Crude oil and gold rebounded on Wednesday after early weakness, and natural gas tumbled as warmer weather trends for later in the month crept into the forecasts. The catalyst for the turnaround in crude and gold may have been a weaker dollar, which retreated after U.S. Treasury yields tumbled, driving down demand for the greenback.
U.S. WTI and international-benchmark Brent crude oil futures posted a choppy performance on Wednesday, first dropping sharply then clawing back most of those losses into the close.
Early in the session, crude oil was pressured by follow-through selling related to a bearish inventories report late Tuesday from the American Petroleum Institute. Crude oil was also pressured by weakness in the stock market tied to renewed concerns over a U.S.-China trade deal.
Crude oil bottomed shortly after the release of the U.S. Energy Information Administration’s weekly inventories report at 15:30 GMT. Although U.S. crude inventories rose by 7.1 million barrels in the week-ending March 1, greater than the 1.2 million barrel build forecast, prices rose in response to 4.2 million barrel drop in gasoline inventories, and a decline in distillate fuel including diesel of 2.4 million barrels.
A softer U.S. Dollar also helped drive up foreign demand for dollar-denominated crude oil.
Gold futures steadied into the close on Wednesday after hovering near a five-week low touched the previous session. A weaker U.S. Dollar and U.S. equity markets encouraged short-sellers to book profits after the recent steep sell-off.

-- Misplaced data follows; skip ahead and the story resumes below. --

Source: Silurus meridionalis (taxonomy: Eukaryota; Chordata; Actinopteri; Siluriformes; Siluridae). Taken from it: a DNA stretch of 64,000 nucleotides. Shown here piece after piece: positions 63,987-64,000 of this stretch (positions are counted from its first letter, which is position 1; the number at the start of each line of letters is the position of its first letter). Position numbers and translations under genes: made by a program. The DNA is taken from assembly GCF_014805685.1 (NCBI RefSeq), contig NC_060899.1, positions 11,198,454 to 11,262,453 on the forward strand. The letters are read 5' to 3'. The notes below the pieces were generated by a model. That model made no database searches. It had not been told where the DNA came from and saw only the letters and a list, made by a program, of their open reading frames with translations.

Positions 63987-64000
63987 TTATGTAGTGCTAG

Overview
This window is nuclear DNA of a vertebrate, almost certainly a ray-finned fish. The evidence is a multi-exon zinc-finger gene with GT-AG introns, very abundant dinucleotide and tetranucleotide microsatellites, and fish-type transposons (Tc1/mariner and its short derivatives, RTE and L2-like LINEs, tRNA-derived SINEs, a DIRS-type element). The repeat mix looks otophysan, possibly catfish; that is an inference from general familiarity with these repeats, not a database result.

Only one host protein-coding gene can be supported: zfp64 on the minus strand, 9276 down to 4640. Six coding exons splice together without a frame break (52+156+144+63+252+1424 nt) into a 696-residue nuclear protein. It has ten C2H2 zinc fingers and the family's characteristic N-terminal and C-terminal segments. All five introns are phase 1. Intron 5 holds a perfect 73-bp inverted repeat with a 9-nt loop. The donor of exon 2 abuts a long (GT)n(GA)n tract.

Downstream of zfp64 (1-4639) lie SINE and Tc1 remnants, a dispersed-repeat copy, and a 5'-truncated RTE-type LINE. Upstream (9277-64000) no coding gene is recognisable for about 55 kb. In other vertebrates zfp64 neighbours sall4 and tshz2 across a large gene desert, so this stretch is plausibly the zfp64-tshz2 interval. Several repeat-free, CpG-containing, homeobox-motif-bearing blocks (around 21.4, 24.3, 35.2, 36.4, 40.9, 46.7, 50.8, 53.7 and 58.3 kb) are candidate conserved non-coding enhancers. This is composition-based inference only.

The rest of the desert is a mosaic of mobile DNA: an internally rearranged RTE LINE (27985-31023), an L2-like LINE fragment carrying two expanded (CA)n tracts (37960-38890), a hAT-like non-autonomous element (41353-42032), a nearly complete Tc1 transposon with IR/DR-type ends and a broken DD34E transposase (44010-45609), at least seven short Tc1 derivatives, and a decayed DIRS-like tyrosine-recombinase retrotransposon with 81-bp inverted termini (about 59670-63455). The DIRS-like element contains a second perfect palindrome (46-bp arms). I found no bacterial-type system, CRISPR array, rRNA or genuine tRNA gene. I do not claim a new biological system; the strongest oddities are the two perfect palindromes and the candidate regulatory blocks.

Equity markets weakened as investors continued to pare positions as they awaited fresh news over a U.S.-China trade deal. Position-squaring in the Euro ahead of Thursday’s European Central Bank interest rate and monetary policy decisions helped support the single-currency while driving down the dollar index. This helped provide some light support for dollar-denominated gold.
Position-squaring and profit-taking ahead of Friday’s U.S. Non-Farm Payrolls report also help limit the selling pressure. A steep drop in U.S. Treasury yields also helped weaken demand for the dollar. The spike to the downside in yields was likely in response to the mixed messages on the progress of talks between Washington and Beijing over the last few days, and some concerns over the jobs report.
Natural gas futures were pressured by reports of an easing of the current extreme cold temperatures hitting several key demand areas. Cold temperatures continued to dominate the country on Wednesday, but forecasts show the cold will ease across the East late this week, then warming above normal this weekend. Next week’s forecast is calling for a mix of temperatures, leading to a forecast of neutral demand.
The weather forecasts suggest the market may become rangebound since they are not bearish enough to trigger a steep break, but not bullish enough to continue to scare weak shorts out of their positions.
This article was originally posted on FX Empire
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